Bud was back in just a few minutes. Josh started to get up, but Bud settled into the firemanís seat. "Go ahead and run it for a while," Bud told him. "I learned back during the Warsaw fire how important it is to have all the brakemen know how to run the motors, even if itís just a little bit. John was just a brakeman then, but he saved our butts."
Josh had heard the story before. At the time, Bud and Joshís dad had been the only people in town qualified as engineers, and Joshís dad had been so sick with the flu he could hardly stand up. After everybody was falling over from lack of sleep, the only way that they could keep going was for Bud to get the train going, then go to sleep while John ran the easy parts, and wake Bud up when the going got tough. John was running the local switching in Camden now, with an occasional road run. "Iíve learned a lot about braking with John," Josh said, more to head off the familiar story than anything else.
"You should," Bud said. "He and Bruce are the only people weíve got who have worked as a brakeman anywhere else. John was a damn good brakeman when he came here, and he taught all of us a lot. Thatís why heís down in Camden. He knows all those switching tricks that we rarely use up here."
"You mean, like a flying switch?"
"Has he done one of those with you?" Bud frowned. "Thatís pretty damn dangerous, with your level of experience."
"No," Josh said. "He just explained to me how itís done."
Bud shook his head. "I wish heíd quit doing that," he said. "One of these days, someoneís going to miss a grab iron, fall and hurt themselves, and weíll have a carload of something fragile bang against the stops hard enough to break something. But," he rationalized, "heís got the experience to get away with it."
"He says when he does it, he usually has the brakeman running the engine, while heís on the ground."
"Well, if he busts his ass, itís his own ass that gets busted," Bud said. "You like braking?"
"Yeah," Josh said. "Itís a lot of fun."
"You like to keep at it through the fall?" Bud asked. "I realize, with school and football, youíre not going to have a lot of time, but weíre going to be staying real busy right up through about November, when the pits close. Then, weíll just be busy."
"Iíd like to," Josh said. "Itís going to be awful tough, with all the football practices, though."
"If youíre just going to be warming the bench, then maybe there isnít the need to make every practice," Bud suggested. "I can talk to Coach Hekkinan about it, if you want to work some."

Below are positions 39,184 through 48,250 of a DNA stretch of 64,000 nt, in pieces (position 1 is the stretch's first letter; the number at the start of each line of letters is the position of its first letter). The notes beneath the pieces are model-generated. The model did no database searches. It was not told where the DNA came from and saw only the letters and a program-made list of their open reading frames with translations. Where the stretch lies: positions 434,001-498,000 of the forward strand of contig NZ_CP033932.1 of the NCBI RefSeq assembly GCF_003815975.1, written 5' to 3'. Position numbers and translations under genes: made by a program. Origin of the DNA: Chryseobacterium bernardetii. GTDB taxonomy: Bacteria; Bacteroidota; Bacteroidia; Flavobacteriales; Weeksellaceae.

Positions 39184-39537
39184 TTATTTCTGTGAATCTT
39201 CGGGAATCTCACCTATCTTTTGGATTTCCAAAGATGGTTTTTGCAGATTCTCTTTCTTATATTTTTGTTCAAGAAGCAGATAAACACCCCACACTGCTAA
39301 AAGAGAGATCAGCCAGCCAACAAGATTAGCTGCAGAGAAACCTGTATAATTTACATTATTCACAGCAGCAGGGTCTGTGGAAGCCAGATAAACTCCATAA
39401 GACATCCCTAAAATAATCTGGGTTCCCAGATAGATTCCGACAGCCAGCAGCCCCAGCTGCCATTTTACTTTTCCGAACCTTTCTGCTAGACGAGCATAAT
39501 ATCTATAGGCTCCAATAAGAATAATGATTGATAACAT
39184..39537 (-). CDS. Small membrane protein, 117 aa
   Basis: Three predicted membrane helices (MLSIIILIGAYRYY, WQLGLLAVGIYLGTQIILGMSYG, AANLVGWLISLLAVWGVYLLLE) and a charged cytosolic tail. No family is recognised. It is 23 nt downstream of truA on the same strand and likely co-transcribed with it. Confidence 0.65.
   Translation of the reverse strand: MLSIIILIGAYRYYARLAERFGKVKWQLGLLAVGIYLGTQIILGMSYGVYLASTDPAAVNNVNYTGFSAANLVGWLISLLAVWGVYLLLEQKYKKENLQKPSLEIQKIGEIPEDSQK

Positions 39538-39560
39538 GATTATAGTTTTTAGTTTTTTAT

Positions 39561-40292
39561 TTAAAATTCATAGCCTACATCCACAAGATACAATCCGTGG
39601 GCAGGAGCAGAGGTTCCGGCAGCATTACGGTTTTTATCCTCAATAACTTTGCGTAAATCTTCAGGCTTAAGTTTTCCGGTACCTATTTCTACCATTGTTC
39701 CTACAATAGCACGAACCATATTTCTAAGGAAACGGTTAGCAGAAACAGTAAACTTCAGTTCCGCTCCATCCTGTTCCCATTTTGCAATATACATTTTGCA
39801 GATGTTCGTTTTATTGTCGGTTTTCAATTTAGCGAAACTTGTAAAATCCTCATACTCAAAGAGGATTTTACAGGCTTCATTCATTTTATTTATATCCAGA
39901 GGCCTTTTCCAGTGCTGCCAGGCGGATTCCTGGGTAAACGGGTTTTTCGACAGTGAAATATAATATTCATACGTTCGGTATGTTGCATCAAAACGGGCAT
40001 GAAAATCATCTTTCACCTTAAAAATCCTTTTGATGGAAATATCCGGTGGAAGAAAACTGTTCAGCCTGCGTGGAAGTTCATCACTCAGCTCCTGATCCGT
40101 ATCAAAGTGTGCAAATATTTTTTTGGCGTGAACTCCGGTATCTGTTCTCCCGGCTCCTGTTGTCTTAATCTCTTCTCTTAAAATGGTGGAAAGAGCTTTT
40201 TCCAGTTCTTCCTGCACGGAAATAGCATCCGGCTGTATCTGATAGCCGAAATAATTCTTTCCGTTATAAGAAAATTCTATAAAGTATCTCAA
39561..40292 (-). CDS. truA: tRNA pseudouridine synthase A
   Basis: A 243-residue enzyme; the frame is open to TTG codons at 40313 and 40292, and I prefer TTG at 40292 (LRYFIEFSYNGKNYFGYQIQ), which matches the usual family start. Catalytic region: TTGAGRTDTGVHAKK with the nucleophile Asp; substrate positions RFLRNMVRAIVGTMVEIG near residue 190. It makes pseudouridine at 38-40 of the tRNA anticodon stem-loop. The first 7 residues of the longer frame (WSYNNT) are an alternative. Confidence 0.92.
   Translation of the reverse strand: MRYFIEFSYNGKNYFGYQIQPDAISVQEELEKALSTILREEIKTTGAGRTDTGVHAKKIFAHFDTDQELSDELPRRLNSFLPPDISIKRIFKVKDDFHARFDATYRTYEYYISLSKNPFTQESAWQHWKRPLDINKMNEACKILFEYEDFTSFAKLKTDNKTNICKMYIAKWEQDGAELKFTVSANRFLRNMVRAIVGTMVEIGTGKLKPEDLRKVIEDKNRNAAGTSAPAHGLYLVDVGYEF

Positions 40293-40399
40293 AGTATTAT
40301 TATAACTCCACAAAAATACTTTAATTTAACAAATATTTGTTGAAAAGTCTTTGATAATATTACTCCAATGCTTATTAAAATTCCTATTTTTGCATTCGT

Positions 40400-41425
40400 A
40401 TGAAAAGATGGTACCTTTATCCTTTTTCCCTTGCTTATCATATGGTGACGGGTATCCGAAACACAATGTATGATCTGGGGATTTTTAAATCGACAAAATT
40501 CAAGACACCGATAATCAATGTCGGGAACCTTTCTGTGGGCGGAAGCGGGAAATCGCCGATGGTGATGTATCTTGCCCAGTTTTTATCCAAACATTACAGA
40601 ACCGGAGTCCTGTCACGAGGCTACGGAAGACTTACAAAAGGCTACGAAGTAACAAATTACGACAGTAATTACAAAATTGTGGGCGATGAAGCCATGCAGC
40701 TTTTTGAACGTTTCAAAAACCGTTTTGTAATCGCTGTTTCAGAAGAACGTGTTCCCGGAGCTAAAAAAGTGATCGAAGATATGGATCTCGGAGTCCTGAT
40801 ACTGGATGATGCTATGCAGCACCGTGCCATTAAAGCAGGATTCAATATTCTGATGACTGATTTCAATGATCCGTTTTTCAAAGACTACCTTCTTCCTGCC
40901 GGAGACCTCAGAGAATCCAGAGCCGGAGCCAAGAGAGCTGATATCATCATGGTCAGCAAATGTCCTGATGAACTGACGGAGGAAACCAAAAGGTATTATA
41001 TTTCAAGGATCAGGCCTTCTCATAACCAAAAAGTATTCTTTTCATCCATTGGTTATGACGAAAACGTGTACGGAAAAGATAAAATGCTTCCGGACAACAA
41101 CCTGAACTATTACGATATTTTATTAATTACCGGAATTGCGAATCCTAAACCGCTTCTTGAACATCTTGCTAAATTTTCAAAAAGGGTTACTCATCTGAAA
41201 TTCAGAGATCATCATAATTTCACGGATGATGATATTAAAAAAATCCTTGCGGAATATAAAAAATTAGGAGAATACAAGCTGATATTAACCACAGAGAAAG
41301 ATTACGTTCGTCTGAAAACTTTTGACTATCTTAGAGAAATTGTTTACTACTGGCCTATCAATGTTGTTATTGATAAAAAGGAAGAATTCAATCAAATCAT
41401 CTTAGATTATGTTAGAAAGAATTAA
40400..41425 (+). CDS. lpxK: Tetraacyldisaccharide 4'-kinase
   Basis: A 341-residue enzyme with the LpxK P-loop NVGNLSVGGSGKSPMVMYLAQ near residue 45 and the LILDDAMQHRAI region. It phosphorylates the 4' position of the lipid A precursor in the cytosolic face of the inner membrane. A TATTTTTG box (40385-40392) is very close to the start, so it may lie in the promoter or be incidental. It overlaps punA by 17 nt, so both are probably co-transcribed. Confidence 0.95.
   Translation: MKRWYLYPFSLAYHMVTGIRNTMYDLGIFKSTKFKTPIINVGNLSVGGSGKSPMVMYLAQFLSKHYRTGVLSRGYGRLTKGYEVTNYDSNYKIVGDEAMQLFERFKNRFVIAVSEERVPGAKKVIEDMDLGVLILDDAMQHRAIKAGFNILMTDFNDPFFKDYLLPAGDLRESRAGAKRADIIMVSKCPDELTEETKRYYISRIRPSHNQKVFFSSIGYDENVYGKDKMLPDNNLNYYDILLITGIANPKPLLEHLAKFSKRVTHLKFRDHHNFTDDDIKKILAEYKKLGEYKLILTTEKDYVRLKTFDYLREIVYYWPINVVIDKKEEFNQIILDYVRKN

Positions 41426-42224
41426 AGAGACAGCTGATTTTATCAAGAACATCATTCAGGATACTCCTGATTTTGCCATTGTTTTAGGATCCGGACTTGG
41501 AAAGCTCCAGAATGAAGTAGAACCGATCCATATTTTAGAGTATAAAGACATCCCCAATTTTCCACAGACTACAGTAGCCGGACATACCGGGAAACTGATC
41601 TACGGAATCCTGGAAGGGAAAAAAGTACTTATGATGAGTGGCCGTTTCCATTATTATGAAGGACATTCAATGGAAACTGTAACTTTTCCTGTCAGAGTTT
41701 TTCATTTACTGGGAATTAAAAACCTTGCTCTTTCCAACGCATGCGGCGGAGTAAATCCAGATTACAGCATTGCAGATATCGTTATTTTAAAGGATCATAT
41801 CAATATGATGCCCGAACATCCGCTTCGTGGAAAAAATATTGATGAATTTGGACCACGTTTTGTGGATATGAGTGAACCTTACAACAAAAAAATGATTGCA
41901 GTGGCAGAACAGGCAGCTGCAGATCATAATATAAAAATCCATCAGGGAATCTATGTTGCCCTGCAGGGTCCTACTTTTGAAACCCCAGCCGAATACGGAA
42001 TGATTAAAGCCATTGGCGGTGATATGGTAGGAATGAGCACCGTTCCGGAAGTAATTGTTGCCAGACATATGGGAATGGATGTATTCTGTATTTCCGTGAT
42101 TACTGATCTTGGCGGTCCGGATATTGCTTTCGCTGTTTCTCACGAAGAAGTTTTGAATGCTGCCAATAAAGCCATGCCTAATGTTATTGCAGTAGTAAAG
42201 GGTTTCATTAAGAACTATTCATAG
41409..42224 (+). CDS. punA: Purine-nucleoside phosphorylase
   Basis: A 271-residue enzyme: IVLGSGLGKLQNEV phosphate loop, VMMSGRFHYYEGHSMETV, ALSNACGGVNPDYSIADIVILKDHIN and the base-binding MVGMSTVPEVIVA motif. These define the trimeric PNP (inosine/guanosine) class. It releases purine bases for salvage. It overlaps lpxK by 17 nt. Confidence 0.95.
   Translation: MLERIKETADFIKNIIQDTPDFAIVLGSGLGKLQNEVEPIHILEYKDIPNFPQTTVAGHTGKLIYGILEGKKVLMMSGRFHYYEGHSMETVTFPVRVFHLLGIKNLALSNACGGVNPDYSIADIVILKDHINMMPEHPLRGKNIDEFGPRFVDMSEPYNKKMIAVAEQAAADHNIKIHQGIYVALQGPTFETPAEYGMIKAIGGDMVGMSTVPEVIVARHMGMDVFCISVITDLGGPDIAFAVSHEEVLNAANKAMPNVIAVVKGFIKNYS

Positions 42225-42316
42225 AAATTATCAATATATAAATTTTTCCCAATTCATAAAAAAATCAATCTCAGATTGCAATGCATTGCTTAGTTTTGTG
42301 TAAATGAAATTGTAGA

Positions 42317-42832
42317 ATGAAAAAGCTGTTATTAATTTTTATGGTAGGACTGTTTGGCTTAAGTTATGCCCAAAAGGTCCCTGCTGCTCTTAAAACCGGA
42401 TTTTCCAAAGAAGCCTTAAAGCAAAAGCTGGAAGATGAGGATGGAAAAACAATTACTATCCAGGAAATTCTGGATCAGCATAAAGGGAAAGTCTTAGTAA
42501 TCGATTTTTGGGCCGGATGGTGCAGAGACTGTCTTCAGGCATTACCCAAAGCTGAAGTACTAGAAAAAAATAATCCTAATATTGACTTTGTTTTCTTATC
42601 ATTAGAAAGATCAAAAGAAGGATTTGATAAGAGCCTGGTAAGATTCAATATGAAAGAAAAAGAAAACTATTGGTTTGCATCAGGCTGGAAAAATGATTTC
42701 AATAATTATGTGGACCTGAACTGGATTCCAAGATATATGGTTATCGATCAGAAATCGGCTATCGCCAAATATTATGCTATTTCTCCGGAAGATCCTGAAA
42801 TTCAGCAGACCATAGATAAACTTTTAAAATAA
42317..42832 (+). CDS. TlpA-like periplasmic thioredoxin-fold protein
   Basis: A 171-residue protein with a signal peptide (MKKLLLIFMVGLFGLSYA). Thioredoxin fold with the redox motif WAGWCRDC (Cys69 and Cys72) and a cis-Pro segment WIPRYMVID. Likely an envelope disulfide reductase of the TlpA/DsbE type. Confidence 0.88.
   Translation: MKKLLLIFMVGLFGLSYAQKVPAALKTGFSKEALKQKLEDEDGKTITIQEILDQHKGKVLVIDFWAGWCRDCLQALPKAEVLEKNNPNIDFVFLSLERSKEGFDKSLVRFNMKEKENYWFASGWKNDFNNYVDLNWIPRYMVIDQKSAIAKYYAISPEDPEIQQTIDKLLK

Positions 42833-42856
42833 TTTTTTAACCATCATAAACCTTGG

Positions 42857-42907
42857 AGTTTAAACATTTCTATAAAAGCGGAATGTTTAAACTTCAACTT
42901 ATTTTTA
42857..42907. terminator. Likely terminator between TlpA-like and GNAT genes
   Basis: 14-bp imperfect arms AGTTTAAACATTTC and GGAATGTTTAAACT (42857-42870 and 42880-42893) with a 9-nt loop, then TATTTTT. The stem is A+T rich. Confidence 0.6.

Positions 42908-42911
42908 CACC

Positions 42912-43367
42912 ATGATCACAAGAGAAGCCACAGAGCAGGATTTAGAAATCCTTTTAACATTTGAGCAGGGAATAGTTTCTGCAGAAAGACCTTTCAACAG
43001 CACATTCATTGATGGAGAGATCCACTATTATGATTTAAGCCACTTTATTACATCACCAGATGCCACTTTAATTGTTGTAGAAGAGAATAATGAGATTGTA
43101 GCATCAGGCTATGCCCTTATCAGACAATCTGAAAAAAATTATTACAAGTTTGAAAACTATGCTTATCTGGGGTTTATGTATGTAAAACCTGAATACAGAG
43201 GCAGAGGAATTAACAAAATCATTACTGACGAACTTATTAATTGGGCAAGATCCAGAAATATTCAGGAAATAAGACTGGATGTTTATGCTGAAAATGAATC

"It gets dull, getting suited up for every game and knowing youíre not going to be playing much, if at all," Josh said. "I still wouldnít be able to put in the hours Iím working now."
"I know that," Bud said. "Weíll work you when you can. Iíll talk to Hekkinan about it. I think heíll understand."
"Well, yeah, then, Iíll be glad to work when I can. I really like this, you know."
Bud flipped over the germ of an idea in his mind, and came up with the realization that it was still too half-baked to bring up. "You ever think about doing this when you get out of school?" he asked. "You know, braking, engine service, maybe diesel maintenance?"
"Not till this summer," Josh said, noticing a crossing was coming up, and reaching for the whistle cord. "But, I keep thinking that there are a lot worse things I could do."
"There are," Bud said. "Running a grocery store is one of them." His last words were drowned out by the Rockís whistle, as Josh blew for the crossing.
"Whatís on your mind, Chief?" Musgrave asked Kutzley.
"Well, I hope Iím not taking you away from anything," Don asked. "With this rain, I know youíve got concerns about the plant."
"Itíll hold for a while," Jack replied. "The rainís supposed to let up this afternoon, and itís been dry, so we may not overflow."
"Well, good," Don said. "This probably wonít take long." He leaned back in his chair, and put his hands behind his head. "Iíve been thinking about this whole snake and sewer thing since we met with that Sanford girl last week."
"It does seem like too good an answer, just to come out of the bathtub drain, so to speak," Jack agreed.
"Thatís it in a nutshell," Kutzley said. "I know that Blackbarn and the Fish and Wildlife Service can tie the EPA up for a while, but thereís a great big loophole there, and sooner or later someoneís bound to see it. I know it didnít take me long."
Musgrave shook his head. "You got me on that one, chief."
"Damn, itís so simple. What if the EPA comes along and says, ĎOK, you got snakes, so what? Weíre still going to fine you if the plant overflows.í"